Chipotle Mexican Grill – No longer a ‘sizzling hot' stock?
- Valuation nearly halved since April peak - now at USD 7.5 bn
- Q2 and Q3 earnings disappointed
- Stock heavily punished for missing analysts’ expectations
- More slowdown ahead yet valuation is approaching reasonable level
For the past few years, Chipotle Mexican Grill (NYSE:CMG) has seemed unstoppable, growing its market share and stock value until its Q2 earnings call. From early 2006 until mid-2012 the company’s stock gained 874 percent! The second half of this year has however signaled a significant slowdown that has affected its rich valuation.
Analysts have been somewhat bullish on the stock, even though the fundamentals of the company have not really been supporting its high value. At its peak in April, the burrito maker was valued at USD 13.7 bn. The valuation has however been nearly halved since its peak, and now stands at USD 7.5 bn. It seems as if investor’s perception of CMG is changing fast. Investors have been dumping the stock in recent weeks pushing its price down 30 percent in the year to date.
It all started with the Q2 earnings call. Despite delivering the eighth consecutive quarter of 20 percent (or more) revenue growth, the stock was heavily punished for missing analysts’ expectations by just a few percentage points.
Last weeks’ earnings call showed a similar pattern. The share price slumped on conservative same store sales guidance combined with a brief miss on analysts’ expectations. Despite missing analysts’ expectations, CMG delivered 18.4 percent growth in revenues, 19.6 percent growth in net income as well as growing same store sales by 4.8 percent. Not really the worst performance for a restaurant chain, but the results signal a slowdown in growth.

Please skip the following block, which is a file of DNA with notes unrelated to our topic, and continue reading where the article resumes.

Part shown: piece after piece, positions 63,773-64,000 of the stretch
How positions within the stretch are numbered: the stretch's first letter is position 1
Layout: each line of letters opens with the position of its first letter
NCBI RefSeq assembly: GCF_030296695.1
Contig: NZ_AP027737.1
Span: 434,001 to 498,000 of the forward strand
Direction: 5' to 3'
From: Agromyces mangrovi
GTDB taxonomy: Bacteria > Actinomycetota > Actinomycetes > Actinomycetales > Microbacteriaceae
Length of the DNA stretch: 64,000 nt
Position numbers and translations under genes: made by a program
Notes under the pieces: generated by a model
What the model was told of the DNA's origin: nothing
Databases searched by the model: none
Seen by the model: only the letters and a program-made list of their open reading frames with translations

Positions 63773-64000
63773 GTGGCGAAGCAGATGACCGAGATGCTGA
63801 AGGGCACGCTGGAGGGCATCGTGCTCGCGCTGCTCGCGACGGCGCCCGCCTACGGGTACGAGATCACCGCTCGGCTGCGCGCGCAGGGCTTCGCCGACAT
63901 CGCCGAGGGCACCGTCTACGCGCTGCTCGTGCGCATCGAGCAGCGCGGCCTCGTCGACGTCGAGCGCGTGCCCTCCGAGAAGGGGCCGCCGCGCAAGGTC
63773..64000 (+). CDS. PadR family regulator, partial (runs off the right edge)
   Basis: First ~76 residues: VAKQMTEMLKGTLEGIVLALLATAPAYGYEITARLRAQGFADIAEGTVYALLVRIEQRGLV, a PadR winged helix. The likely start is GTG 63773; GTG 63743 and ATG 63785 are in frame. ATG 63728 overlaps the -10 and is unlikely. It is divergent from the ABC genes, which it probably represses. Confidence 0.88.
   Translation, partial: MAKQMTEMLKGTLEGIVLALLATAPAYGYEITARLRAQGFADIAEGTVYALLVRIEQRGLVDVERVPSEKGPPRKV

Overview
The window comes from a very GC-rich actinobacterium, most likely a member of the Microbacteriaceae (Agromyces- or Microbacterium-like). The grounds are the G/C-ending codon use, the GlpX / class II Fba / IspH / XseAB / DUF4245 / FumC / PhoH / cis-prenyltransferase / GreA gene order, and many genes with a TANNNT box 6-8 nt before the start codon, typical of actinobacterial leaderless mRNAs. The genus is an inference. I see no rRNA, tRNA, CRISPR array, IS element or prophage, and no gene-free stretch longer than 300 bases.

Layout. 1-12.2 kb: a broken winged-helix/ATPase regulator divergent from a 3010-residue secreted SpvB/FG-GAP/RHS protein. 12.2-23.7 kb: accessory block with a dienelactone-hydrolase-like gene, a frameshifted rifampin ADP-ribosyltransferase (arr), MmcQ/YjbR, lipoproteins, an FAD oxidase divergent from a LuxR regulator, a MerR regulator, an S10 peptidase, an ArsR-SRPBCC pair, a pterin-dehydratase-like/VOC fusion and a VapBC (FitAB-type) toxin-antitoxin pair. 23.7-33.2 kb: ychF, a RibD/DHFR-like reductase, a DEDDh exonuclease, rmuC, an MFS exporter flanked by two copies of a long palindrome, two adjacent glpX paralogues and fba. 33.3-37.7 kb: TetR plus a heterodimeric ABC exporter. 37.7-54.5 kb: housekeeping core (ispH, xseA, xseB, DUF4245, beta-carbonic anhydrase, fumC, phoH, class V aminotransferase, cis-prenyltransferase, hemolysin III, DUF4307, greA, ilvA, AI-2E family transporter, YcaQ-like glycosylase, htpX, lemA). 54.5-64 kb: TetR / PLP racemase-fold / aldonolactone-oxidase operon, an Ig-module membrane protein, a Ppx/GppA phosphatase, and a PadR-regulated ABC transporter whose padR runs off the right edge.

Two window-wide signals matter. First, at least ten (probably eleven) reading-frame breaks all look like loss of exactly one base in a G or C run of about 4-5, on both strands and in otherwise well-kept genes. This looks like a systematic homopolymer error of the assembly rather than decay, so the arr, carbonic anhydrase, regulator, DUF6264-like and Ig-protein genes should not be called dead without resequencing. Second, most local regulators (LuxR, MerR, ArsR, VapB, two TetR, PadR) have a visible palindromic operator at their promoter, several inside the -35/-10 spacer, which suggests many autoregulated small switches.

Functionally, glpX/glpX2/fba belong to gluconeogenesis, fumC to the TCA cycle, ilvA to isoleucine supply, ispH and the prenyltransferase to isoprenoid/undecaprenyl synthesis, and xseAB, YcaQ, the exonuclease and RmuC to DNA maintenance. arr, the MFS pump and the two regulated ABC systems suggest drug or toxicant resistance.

Yet another reason why investors have dropped the stock the past weeks is David Einhorn’s comment, recommending CMG as a short candidate due to the competition from Taco Bell’s higher quality Cantina Bell. On his comment alone, the stock dropped nearly 6 percent.
After its very impressive performance from mid-2010, where year-on-year revenue growth exceeded 20 percent and growth in same-store sales surpassed 10 percent for seven quarters in a row, CMG’s growth is now declining. It is however not only CMG that is facing a decline in sales growth; it is an industry-wide experience – even the stable McDonald’s is experiencing a decline. CMG is just being punished more heavily because it is a growth stock.
With lower than expected results in Q2 and Q3, management expects the downtrend to continue in 2013. The main reason why investors dumped CMG’s stock in the market after its Q3 announcement is management’s weak same-store sales guidance. Management expects same-store sales to be ‘flat to low-single digit’ in 2013, compared with a mid-single digit for the full year 2012.
Management furthermore expects food costs to increase 3 to 6 percent in 2013, and has no intention to pass such an increase on to its customers, which will most likely squeeze CMG’s 2013 margins.
Is there room for more growth?
CMG is in a ‘punishing stage’ so to speak. Investors are not sure whether to sell, buy or hold this stock. Analysts say hold, despite lowering their estimates based on the company’s 2013 guidance. I personally believe the stock price will be punished even further in the market in the coming weeks and short interest in the stock will likely increase, following Einhorn’s comment.
I fully agree that CMG’s valuation has been steep in the past, but now it is moving closer to reasonable levels.
Despite the setback, (if you can call growing your revenues by 18-20 percent a setback) in the past two quarters I believe CMG still has the potential to grow. We could be looking at a challenging year ahead, but international markets are a hot prospect and can definitely cater for additional growth.
If you are looking for exposure within the industry but your 'investment stomach' cannot handle Mexican Grill, you can always go for McDonald’s… the safer choice.